Search results for 'Rock Kiss'

Rock Redemption, by Nalini Singh

2 Dec

Rock RedemptionAs most of my regular readers know, I am a fan of Nalini Singh’s Psy/Changeling stories. I have not only read every one of those books; I’ve written fairly positive reviews for all of the full length novels in the series, as well a for a few of the short stories set in the same universe.

I have also read, enjoyed greatly, and reviewed, the first three installments of the Rock Kiss series.

There was no way on earth I wasn’t going to get the next book.

And so, a while back–well before it was released–I asked for, and received, an ARC of this story.

Unfortunately, the reading slump from Hell got in the way; later on, life got in the way, and so on, and so forth. To make an already long story a wee bit less so, here’s a very belated review, filed under “better late than never (maybe).”

Two caveats: I seem to have read a different book than the one I’ve seen reviewed (yes, that’s a hint–don’t read on if you are easily offended), and one of the protagonists is a survivor of child abuse. Read on at your own risk.

Rock Redemption, by Nalini Singh

Kit’s and Noah’s story has been blatantly set up pretty much from the beginning of the series–there’s a very telling scene in Rock Addiction that can be likened to a neon sign flashing: “look! future book protagonists right here!”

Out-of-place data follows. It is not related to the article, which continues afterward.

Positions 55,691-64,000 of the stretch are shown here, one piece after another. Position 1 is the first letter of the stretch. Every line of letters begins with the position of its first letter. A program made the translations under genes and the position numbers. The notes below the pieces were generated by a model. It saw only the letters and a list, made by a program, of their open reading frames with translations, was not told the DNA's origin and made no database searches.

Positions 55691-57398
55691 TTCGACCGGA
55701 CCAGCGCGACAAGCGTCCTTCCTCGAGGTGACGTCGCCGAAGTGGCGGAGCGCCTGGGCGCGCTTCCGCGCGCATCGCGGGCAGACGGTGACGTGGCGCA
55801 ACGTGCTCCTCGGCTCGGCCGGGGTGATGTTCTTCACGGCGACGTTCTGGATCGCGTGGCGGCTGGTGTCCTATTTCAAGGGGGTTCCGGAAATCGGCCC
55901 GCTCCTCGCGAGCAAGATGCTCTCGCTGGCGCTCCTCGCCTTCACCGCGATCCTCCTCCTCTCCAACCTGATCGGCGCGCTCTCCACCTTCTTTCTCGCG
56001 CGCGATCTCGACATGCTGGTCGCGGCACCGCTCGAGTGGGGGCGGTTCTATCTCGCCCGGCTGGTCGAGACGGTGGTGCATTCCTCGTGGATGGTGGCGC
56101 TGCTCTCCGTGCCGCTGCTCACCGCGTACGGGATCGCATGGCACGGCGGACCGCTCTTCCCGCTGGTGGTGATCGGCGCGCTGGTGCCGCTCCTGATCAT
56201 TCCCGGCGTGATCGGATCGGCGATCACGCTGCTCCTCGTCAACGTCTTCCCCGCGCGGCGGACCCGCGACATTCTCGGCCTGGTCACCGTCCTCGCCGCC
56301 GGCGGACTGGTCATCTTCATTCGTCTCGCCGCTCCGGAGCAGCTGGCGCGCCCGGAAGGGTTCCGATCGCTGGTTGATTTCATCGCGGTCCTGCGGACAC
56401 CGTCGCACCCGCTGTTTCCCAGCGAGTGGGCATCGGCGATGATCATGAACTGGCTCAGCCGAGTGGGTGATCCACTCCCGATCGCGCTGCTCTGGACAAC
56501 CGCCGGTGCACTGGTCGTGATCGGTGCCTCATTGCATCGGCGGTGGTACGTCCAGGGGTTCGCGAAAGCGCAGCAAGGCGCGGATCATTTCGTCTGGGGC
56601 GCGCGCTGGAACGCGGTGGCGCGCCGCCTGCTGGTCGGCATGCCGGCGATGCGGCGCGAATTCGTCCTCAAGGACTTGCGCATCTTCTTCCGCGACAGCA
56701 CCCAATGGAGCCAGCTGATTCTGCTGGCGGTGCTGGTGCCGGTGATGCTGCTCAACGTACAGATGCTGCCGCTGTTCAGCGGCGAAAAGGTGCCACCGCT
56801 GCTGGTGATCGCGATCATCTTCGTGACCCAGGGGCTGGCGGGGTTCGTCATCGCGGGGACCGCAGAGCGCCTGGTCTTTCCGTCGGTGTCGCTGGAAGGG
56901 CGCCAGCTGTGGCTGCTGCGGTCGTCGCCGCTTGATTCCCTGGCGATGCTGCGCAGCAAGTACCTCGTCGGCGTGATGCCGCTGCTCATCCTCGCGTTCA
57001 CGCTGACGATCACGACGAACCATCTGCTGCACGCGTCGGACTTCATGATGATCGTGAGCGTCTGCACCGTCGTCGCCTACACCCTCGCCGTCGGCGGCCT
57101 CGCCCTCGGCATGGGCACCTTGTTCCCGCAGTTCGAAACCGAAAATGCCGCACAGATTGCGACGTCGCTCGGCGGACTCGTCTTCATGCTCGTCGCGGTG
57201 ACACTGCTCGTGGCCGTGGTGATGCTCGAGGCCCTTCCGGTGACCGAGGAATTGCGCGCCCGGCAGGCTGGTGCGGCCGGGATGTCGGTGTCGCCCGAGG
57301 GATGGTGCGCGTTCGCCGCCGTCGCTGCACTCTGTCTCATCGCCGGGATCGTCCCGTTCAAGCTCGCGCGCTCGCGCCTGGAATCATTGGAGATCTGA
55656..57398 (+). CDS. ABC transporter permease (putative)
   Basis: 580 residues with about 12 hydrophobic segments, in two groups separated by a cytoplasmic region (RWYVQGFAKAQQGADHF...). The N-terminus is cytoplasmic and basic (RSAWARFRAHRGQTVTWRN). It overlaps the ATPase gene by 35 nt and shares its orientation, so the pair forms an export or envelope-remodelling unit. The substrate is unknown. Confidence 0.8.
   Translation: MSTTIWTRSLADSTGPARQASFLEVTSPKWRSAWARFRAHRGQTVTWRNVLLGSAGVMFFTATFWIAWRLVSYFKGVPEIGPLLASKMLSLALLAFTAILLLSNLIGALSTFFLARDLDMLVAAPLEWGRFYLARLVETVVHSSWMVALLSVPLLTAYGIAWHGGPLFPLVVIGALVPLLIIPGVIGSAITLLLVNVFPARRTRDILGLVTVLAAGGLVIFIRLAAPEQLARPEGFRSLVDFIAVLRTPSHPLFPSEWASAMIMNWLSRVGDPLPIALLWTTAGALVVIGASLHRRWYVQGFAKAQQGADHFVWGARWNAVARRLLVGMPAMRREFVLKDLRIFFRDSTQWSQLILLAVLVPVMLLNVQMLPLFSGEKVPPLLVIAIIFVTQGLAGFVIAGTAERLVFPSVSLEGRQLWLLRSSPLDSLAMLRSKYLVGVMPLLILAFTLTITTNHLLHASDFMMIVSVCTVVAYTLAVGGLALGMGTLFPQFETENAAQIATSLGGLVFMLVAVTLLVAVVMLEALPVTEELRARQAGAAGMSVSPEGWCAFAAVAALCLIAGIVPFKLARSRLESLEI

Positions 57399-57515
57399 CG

Perhaps that’s why, even though I always intended to read their book, I wasn’t as fired up about it as other fans of Ms Singh.

And perhaps that’s why it’s so easy for me to find flaws in the story, the characters, and the writing.

See, this is one of those books where pretty much every trope–and the proverbial kitchen sink–make an appearance. I know I’ve read, and loved, books with an overabundance of trope, but this was not one of them. Not by a long chalk.

Here, have a blurb from Ms Singh’s website:
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Rock Hard, by Nalini Singh

9 Mar

Rock HardI don’t think it’s a secret that I’m a fan of Nalini Singh. I absolutely adore her Psy/Changeling world, and I have really liked both of her recently self published contemporary romances.